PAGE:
World War 1 was the first global conflict as it was a struggle between the leading world powers in Europe that had colonised the 19th century. The assassination of Archduke Franz Ferdinand in Bosnia, heir to the Austrian-Hungary throne was a major trigger factor that led to the World War breaking out. It initially began as a European quarrel caused by the rivalry between nations which led to a series of mobilisations. In addition, there were many other vital factors to consider and these include Imperialism, Nationalism, Alliances and Militarism. This essay will explain how the assassination of Archduke Ferdinand in 1914 triggered a number of events that led to the outbreak of World War 1.
The June 1914 assassination of Archduke Franz Ferdinand by the Serbian Black Hand Group, caused Austria-Hungary to declare war on Serbia. As their allies got involved this conflict grew into World War I (WWI). This event wasn’t the real cause of the war, it was just the spark that started it. Most people would say the causes were imperialism, nationalism, alliances and militarism.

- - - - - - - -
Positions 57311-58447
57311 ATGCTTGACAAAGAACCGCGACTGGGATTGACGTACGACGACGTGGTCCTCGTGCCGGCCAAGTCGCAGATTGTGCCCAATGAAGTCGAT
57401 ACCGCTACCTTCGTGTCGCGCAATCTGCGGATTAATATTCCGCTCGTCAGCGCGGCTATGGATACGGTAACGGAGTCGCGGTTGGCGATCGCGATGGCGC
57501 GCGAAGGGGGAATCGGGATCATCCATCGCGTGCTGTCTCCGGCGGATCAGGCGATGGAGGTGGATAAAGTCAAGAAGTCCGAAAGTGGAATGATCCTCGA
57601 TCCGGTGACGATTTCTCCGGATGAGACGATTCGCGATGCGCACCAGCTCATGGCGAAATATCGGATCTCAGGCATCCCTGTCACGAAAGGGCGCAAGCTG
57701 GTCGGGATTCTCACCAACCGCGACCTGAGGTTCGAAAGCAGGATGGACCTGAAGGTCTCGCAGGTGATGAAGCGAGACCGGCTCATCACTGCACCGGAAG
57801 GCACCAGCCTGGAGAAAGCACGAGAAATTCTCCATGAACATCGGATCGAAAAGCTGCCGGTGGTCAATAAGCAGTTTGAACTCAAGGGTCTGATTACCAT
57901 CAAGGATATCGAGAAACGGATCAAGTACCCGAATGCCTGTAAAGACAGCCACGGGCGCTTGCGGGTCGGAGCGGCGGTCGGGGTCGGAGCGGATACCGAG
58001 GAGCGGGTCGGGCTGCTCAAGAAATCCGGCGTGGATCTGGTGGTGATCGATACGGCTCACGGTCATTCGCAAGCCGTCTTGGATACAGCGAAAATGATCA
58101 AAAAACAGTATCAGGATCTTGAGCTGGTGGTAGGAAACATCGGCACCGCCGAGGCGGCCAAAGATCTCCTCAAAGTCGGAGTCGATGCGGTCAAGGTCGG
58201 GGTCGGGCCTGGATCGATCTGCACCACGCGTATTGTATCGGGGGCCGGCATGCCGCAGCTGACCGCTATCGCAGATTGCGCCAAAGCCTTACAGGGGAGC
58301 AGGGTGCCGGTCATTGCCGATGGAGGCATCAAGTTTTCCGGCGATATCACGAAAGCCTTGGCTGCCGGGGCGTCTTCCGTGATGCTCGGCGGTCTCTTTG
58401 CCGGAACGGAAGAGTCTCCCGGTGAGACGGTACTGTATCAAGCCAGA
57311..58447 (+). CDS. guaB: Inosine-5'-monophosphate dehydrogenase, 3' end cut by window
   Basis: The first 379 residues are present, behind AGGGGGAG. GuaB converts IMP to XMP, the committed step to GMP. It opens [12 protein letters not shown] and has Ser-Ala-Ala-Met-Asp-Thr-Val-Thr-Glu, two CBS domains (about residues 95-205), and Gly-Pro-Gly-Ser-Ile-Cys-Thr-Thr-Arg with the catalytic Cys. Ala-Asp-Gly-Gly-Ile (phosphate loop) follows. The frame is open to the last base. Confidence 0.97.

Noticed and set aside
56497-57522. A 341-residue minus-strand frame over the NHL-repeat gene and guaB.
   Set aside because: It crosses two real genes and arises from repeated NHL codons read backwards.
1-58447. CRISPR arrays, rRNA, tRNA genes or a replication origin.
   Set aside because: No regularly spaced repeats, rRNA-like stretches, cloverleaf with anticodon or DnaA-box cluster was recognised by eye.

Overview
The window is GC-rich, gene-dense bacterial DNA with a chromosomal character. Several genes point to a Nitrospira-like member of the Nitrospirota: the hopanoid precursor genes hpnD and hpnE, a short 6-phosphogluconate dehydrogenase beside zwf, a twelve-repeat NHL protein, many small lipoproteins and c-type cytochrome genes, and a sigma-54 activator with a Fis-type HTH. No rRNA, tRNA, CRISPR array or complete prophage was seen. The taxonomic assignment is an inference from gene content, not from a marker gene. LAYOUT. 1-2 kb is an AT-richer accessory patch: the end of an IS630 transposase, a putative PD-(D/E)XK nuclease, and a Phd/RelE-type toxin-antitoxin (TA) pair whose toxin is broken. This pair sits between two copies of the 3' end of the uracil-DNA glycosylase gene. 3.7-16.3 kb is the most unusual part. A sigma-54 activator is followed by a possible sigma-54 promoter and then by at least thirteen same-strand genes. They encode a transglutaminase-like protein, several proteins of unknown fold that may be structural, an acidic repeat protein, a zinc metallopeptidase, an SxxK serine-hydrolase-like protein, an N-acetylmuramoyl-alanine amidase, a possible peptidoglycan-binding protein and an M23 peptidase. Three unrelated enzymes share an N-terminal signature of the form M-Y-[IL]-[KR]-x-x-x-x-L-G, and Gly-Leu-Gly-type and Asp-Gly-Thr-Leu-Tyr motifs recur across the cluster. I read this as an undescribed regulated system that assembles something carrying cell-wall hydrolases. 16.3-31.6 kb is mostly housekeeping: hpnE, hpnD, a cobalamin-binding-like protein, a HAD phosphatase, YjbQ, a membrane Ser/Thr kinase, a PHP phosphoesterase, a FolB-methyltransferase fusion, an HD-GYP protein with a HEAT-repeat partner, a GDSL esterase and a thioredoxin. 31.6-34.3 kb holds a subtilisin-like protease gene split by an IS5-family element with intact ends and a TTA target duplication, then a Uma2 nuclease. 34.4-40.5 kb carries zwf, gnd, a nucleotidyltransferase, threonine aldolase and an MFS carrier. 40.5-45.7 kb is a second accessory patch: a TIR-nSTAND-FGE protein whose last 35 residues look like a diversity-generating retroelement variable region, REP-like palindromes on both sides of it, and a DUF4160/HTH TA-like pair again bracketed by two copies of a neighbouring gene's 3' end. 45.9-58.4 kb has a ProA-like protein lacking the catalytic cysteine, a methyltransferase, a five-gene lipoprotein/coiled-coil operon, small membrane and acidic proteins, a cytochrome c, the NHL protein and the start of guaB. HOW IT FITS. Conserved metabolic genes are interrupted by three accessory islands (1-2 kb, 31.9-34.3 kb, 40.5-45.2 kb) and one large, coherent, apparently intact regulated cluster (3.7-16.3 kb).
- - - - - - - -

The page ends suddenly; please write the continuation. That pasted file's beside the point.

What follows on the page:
There were many minority nations that wanted to establish independence and separate themselves from the mainstream, dominant society. This collective identity and unity that the nations have established caused them to form extreme nationalist ideas and revolt against the more influential people they were controlled by. The assassination of Archduke Franz Ferdinand happened due to the severe nationalistic feelings of the Serbs. The Serbs had always wanted to achieve sovereignty and independence from Austria-Hungary. When Franz Ferdinand announced that he will be leaving to Sarajevo to greet the townspeople on June 28, 1914, a terrorist organization called the ‘Black Hand’ had meticulously arranged an attack against Franz Ferdinand.